A content analysis of battering interventions: Development of a unified framework for treating relationally violent men

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Men’s violence against women in the form of intimate partner violence (IPV) has been an ongoing concern worldwide. While awareness of IPV and interventions for survivors of IPV have grown over the last several decades, relatively little attention has been given to improving battering intervention programs (BIPs) that address men’s violence. Existing data from BIPs show that relationally violent men (RVM) can be a very difficult population to treat. Meta-analyses across BIPs with differing theoretical ideologies show that these programs tend to struggle to retain RVM and have small effects on decreasing recidivism. The current dissertation conducted a content analysis of the available BIP literature addressing men’s violence to develop a more wholistic and unified psychotherapy approach for treating RVM. Propositions related to the causes of IPV, hypotheses regarding treatment, and corresponding operational definitions of interventions were identified in the BIP literature focused on treatment interventions. From this content analysis, a unified model of treating RVM was developed. The resulting unified approach for treating RVM may help to inform future treatment directions and improve the effectiveness of BIP programs in reducing men’s violence and preventing drop out. By allowing therapists and BIP facilitators to respond more flexibly and encouraging a more wholistic view of RVM, it is also hoped that this unified approach will aid facilitators looking to expand their repertoire of skills and conceptualization of RVM.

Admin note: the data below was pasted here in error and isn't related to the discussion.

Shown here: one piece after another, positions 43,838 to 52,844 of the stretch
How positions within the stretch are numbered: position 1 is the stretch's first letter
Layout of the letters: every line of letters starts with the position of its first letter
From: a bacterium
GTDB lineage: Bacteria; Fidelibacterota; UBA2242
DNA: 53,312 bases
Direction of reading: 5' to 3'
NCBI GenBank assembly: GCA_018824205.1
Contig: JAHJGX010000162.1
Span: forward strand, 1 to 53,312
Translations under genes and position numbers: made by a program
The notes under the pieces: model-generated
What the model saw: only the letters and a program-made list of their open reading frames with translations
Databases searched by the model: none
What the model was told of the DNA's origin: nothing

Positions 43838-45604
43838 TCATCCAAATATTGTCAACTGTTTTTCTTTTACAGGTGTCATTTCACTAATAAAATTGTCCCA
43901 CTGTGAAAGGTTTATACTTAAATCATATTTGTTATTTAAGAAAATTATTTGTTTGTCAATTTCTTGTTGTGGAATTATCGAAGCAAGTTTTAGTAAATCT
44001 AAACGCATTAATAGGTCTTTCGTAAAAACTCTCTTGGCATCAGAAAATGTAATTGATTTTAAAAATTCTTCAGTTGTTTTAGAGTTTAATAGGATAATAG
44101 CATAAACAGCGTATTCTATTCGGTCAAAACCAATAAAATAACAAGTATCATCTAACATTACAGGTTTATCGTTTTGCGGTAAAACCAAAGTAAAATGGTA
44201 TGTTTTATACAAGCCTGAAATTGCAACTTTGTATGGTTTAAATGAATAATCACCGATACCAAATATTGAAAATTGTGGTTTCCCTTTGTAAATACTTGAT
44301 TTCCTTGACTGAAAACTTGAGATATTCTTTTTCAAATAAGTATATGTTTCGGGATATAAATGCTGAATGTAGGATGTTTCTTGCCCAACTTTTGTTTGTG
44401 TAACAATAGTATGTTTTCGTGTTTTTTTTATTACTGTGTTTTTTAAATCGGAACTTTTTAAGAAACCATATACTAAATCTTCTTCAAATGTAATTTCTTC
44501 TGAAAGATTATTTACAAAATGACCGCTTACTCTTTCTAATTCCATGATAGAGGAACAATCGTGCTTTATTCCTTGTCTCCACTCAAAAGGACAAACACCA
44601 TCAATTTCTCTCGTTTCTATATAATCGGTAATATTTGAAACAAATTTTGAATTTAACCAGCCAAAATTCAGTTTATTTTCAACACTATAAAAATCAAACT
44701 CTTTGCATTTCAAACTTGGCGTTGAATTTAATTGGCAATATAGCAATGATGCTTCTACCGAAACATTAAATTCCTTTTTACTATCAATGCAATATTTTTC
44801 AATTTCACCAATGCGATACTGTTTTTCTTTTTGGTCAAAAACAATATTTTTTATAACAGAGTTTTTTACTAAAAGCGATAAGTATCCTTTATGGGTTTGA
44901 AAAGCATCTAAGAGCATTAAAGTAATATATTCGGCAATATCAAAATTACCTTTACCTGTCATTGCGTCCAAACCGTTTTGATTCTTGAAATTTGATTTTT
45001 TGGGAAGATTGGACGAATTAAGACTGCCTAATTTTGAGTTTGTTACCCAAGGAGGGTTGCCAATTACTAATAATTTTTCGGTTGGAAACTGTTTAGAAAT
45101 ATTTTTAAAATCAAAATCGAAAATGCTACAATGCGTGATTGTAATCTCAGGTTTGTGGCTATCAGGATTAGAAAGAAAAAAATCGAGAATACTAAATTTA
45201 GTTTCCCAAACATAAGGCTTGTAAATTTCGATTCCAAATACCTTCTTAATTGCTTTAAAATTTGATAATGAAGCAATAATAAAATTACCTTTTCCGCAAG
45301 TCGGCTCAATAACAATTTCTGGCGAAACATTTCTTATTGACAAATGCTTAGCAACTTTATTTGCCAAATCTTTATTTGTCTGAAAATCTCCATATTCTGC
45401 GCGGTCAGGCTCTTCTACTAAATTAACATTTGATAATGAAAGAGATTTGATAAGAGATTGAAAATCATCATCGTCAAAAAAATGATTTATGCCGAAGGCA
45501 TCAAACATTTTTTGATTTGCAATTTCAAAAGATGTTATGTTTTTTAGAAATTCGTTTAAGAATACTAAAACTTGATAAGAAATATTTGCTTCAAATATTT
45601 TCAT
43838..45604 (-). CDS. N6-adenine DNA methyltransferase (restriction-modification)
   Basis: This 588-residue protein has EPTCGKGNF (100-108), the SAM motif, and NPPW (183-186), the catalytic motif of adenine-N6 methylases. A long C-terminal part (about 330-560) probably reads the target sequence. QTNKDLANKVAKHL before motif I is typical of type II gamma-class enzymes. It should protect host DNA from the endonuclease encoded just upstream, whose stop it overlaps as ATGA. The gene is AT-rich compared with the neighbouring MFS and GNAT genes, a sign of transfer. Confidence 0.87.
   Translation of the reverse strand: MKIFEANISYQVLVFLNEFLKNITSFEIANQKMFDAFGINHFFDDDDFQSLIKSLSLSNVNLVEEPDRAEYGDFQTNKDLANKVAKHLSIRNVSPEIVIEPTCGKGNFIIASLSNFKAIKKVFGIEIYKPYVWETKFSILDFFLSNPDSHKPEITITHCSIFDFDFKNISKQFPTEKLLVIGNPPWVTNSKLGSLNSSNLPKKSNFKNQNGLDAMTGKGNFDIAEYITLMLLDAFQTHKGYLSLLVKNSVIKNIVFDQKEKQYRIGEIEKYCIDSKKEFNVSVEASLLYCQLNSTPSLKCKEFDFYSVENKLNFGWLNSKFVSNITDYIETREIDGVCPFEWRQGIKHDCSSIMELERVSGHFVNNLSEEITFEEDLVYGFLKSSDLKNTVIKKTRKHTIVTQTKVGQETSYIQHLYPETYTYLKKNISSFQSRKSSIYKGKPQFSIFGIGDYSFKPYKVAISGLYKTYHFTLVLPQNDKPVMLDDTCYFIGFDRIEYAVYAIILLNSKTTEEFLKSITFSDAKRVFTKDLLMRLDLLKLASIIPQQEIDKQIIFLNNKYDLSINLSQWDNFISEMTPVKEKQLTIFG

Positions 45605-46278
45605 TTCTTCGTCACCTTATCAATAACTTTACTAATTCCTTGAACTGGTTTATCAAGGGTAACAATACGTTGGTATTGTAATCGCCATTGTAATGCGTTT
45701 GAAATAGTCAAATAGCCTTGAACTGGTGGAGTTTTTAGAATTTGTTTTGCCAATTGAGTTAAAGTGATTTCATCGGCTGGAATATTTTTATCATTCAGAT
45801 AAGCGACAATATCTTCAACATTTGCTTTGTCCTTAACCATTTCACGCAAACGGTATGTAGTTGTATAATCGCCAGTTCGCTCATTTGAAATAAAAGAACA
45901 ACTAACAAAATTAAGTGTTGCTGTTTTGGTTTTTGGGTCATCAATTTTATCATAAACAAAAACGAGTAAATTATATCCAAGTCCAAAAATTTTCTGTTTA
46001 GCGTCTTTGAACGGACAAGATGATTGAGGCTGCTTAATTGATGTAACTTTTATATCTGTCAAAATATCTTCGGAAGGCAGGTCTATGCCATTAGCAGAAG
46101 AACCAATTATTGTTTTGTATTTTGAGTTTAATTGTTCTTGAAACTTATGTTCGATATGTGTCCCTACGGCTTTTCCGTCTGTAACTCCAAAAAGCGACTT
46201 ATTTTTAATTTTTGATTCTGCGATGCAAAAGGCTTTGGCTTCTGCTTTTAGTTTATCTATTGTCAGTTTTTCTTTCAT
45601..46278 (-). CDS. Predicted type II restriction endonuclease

Battering Intervention, Intimate Partner Violence, Men's Violence